Luke's readers - a study of Luke 4.22-8; Acts 13.46; 18.6; 28.28 and Luke 21.5-36
Nolland, John Leslie
University of Cambridge
Faculty of Divinity.
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Nolland, J. L. (1978). Luke's readers - a study of Luke 4.22-8; Acts 13.46; 18.6; 28.28 and Luke 21.5-36 (doctoral thesis). https://doi.org/10.17863/CAM.16162
The work is presented as a contribution to the case for understanding Luke/Acts as addressed not primarily to Gentiles but to people who will assess Christianity with norms provided by first-century Judaism. Part 1 sets out to show that there is in Luke/Acts no turning of God's interest away from the Jews and to the Gentiles. A detailed exegesis of Lk 4.33-8 reveals that vv 25-7 are not concerned to make this point (chapter 1). Luke works with a pattern of God's twin concern that both Jews and Gentiles should be reached with the gospel. Acts 13.46; 18.6 and 28.28 do not overturn this pattern: Acts 28.28 exhibits the pattern; Acts 13.46 is based on a commitment to the priority of the Jews which for Luke remains in force; all three verses take their place as part of complex apologetic designed to keep the widespread Jewish unbelief from being used as a means of discrediting Christianity (chapter 2). Part 2 offers a case for understanding Lk 21 as Luke's refutation of a Jewish use of the saying about the destruction and renewal of the Temple as a polemic castigating Christianity as insurrectionist and violently opposed to main-stream Judaism. In significant contrast to Mk 13, the content of Lk 21, and its context, make for a Lukan Jesus who, though he had to announce the destruction of the Temple (as did Jeremiah held it in highest honour. Editorial deletions and the form of Acts 6.14 encourage the reader to connect the accusation there with Lk 21 (chapter 3). There is evidence for a Jewish polemical use of the Temple saying in the form which mentions bother destructions an renewal. The sense of the polemic is best understood against the background of Qumran thought: Christians are fomenting a violent take-over in Jerusalem. Acts 6.14 exhibits a somewhat developed form of polemic (chapter 4). A perspective for discovering the unity of Lk 21 and the development of its thought is provided by the realization that Luke is concerned there with a distancing of Christians from any interest in insurrection and in particular form any interest in seeking to realize their eschatology by means of an armed attack on Jerusalem (chapter 5).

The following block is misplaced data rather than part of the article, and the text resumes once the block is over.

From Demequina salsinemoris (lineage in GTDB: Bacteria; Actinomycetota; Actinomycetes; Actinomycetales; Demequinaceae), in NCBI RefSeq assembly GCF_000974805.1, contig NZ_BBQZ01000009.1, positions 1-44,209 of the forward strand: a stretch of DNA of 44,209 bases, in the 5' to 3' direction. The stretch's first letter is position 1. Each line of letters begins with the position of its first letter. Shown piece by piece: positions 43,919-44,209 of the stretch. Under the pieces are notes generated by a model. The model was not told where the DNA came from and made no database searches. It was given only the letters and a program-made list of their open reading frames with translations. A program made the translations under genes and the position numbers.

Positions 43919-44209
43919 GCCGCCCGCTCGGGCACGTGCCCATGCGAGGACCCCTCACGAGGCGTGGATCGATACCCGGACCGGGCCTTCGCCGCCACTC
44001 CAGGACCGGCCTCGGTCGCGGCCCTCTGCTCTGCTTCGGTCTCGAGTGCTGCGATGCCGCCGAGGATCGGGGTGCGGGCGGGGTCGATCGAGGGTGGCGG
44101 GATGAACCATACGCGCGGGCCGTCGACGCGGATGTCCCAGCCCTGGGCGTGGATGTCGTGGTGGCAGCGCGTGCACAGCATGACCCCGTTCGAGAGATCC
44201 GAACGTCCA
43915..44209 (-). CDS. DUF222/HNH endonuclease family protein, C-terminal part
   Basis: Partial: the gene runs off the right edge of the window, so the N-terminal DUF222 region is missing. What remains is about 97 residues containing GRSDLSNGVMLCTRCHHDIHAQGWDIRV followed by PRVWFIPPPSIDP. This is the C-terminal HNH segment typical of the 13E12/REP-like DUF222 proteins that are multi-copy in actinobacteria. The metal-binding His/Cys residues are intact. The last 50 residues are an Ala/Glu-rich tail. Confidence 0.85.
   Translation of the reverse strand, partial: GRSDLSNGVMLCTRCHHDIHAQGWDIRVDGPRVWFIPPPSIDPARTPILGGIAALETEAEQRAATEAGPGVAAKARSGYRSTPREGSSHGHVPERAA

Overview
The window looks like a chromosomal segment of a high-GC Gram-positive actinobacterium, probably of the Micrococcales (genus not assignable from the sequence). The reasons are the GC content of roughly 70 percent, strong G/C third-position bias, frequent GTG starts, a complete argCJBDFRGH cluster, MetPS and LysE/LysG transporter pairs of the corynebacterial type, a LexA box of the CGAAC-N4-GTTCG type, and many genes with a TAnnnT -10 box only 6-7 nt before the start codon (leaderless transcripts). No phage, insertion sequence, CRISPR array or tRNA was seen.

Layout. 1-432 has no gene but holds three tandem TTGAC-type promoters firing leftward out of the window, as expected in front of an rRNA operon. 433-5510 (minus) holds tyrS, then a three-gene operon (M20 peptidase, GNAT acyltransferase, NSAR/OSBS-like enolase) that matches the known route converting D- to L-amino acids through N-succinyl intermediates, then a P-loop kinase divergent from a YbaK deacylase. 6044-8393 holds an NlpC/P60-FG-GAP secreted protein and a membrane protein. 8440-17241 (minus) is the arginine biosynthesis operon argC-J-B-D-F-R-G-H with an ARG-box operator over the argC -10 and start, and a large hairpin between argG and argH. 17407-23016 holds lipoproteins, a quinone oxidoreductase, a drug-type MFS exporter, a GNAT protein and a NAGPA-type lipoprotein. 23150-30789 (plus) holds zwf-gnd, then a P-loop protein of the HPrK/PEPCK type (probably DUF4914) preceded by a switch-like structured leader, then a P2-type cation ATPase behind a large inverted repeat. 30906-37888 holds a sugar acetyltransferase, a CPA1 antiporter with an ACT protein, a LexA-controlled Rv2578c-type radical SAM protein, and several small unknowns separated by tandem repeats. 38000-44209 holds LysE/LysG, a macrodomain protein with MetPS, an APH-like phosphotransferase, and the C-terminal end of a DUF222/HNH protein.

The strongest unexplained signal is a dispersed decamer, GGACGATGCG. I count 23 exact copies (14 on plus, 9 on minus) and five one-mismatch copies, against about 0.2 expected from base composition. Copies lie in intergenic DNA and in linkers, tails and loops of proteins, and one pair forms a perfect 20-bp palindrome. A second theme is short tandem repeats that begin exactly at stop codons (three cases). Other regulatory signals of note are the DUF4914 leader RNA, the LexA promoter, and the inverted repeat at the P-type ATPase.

This record's DOI: https://doi.org/10.17863/CAM.16162